The ability of the United States to support innovation requires production and retention of individuals highly skilled in the sciences, mathematics, engineering, and technology (STEM). These STEM professionals work in a widely disseminated global enterprise spanning government, industry, and academia.
What has been largely absent from most discussions of the future of the US technical workforce is the role that engineering technology (ET) education—both two- and four-year degree pathways—plays or should play in supporting the nation’s capacity for innovation. This omission is worrisome, because the number of people with this type of education is substantial. What is more, the jobs performed by these individuals, which include designing, building, maintaining, repairing, and operating a variety of technologies and technological systems, are critical both to the U.S. manufacturing sector and to the nation’s essential infrastructure. Relatively little is known, for example, about the extent to which the supply of engineering technologists and technicians meets—or does not meet—the needs of employers in different sectors of the economy; the kinds of changes in curriculum under way or needed to prepare graduates of these programs to best meet the challenges of globalization; and the extent and significance of differences between the knowledge, skills, and dispositions needed for engineering technologists and those needed by engineers.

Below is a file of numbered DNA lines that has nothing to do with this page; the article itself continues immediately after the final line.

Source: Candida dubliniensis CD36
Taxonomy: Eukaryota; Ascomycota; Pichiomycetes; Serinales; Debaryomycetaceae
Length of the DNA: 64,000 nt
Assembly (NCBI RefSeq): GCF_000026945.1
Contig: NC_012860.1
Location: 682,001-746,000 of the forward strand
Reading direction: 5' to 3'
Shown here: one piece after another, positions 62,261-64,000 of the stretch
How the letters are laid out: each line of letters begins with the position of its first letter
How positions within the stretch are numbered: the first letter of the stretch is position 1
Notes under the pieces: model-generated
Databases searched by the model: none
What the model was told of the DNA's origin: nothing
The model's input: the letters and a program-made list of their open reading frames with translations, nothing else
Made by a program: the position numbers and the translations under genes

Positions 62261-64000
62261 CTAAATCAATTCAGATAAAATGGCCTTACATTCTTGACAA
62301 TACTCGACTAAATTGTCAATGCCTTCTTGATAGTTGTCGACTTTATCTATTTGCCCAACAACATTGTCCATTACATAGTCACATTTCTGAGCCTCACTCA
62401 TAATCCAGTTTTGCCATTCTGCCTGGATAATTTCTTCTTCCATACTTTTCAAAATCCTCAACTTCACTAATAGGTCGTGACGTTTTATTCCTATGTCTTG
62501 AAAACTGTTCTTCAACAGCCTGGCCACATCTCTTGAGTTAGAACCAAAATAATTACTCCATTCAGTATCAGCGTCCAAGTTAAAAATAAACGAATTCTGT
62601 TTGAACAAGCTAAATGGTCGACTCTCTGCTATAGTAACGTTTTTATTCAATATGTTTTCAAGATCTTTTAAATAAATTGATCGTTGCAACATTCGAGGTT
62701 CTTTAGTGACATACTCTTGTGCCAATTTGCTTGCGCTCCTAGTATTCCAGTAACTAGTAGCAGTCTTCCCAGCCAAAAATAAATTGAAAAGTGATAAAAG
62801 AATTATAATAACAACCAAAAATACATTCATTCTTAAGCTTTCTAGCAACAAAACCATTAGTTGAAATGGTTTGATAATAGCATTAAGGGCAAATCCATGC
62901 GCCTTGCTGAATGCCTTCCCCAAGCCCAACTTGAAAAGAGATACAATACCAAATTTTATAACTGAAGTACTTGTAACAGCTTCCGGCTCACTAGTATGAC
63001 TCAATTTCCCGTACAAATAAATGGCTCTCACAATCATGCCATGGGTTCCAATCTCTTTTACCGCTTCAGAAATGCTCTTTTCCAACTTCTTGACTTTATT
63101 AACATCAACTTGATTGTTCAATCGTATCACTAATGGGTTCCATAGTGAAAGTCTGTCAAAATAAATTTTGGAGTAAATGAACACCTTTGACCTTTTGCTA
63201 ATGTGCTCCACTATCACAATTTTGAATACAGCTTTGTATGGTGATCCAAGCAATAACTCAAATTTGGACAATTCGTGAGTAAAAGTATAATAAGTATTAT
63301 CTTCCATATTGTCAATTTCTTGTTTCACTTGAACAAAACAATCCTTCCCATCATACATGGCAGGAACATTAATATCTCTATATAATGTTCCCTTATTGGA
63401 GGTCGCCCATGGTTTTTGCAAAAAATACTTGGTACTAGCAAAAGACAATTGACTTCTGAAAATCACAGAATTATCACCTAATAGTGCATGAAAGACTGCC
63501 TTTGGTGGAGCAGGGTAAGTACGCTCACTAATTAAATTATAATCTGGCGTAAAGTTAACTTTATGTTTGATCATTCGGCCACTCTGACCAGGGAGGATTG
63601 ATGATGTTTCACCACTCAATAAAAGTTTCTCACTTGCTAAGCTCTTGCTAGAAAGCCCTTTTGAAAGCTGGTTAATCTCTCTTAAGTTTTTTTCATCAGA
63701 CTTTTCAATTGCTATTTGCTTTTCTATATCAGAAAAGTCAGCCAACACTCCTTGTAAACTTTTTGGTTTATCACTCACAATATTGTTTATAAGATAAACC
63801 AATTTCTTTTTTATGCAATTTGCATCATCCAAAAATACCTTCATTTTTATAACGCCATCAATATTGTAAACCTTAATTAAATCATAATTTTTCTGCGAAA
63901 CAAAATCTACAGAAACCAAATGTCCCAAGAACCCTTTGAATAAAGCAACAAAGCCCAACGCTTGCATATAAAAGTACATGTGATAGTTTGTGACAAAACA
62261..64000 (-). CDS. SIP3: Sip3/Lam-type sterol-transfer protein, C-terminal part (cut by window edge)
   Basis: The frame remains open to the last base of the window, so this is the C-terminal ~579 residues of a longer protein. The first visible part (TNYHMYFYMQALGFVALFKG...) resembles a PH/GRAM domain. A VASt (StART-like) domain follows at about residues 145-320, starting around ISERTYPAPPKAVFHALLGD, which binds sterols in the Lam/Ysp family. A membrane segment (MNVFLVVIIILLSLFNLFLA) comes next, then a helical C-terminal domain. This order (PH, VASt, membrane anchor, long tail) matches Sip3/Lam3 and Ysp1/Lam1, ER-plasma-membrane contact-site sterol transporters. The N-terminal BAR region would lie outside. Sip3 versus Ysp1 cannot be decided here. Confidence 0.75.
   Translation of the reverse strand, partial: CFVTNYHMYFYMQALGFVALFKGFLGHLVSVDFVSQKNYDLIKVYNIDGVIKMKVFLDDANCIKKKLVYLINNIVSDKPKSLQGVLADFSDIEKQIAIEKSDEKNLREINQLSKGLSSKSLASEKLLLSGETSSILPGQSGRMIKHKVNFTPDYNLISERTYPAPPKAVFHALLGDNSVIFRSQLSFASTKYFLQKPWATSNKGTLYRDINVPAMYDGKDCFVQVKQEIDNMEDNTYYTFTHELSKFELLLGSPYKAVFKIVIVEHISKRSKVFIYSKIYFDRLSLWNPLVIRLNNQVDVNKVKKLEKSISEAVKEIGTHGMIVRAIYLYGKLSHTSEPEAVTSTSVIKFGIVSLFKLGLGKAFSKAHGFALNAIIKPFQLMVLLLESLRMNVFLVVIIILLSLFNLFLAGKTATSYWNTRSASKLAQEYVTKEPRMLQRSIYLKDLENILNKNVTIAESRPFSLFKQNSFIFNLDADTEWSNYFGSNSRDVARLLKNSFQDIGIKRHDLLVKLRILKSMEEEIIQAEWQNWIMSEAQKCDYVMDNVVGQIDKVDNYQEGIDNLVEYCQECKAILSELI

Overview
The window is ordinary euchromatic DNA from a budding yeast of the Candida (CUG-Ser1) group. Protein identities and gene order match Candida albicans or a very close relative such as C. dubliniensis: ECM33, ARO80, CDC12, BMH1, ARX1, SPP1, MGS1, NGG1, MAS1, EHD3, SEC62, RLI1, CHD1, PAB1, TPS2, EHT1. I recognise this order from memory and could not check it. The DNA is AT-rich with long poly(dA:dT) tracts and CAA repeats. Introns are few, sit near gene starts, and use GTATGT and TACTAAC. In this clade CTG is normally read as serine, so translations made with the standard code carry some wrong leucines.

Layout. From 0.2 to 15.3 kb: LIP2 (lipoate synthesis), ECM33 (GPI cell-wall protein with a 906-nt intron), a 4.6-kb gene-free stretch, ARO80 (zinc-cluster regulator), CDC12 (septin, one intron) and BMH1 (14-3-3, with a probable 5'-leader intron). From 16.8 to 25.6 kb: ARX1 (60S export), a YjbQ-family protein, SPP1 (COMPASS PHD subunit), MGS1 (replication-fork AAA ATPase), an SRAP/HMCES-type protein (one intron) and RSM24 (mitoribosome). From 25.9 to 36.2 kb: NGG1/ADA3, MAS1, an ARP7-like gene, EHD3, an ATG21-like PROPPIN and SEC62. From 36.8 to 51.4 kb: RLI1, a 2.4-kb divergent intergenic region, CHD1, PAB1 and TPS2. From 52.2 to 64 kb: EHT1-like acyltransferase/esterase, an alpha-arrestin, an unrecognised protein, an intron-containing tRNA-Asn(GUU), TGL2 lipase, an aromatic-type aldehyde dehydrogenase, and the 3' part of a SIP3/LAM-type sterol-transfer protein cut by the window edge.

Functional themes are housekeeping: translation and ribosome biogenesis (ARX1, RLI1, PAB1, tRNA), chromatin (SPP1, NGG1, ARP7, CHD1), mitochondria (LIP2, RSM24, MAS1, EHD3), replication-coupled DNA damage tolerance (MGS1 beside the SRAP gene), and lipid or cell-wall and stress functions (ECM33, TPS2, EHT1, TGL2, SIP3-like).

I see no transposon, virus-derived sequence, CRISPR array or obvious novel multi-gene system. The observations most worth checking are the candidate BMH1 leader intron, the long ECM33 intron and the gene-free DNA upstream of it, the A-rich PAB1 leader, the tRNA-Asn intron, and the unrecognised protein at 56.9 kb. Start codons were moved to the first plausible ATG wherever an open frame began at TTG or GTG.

This 18-month, National Science Foundation–funded project aims to shed light on the status, role, and needs of engineering technology education in the United States. The project will address both two- and four-year degree pathways and will result in a final report containing findings and recommendations. The project has the following objectives:
Review the status and history of the production and employment of engineering technologists and technicians in the United States. The review will address not only the number and discipline-focus of graduates from engineering technology programs but also their demographic characteristics, academic preparation, and distribution by sector, job role/category, and geographic region.
Gather available data and explore private- and public-sector employer perceptions regarding the adequacy of the supply of engineering technologists and technicians as well as the appropriateness of the knowledge and skills they bring to the workplace.
Describe the characteristics of U.S. engineering technology education programs related to such things as curriculum and faculty professional development; outreach to/partnerships with K-12 schools, industry, and other organizations; and communication and collaboration with engineering education programs.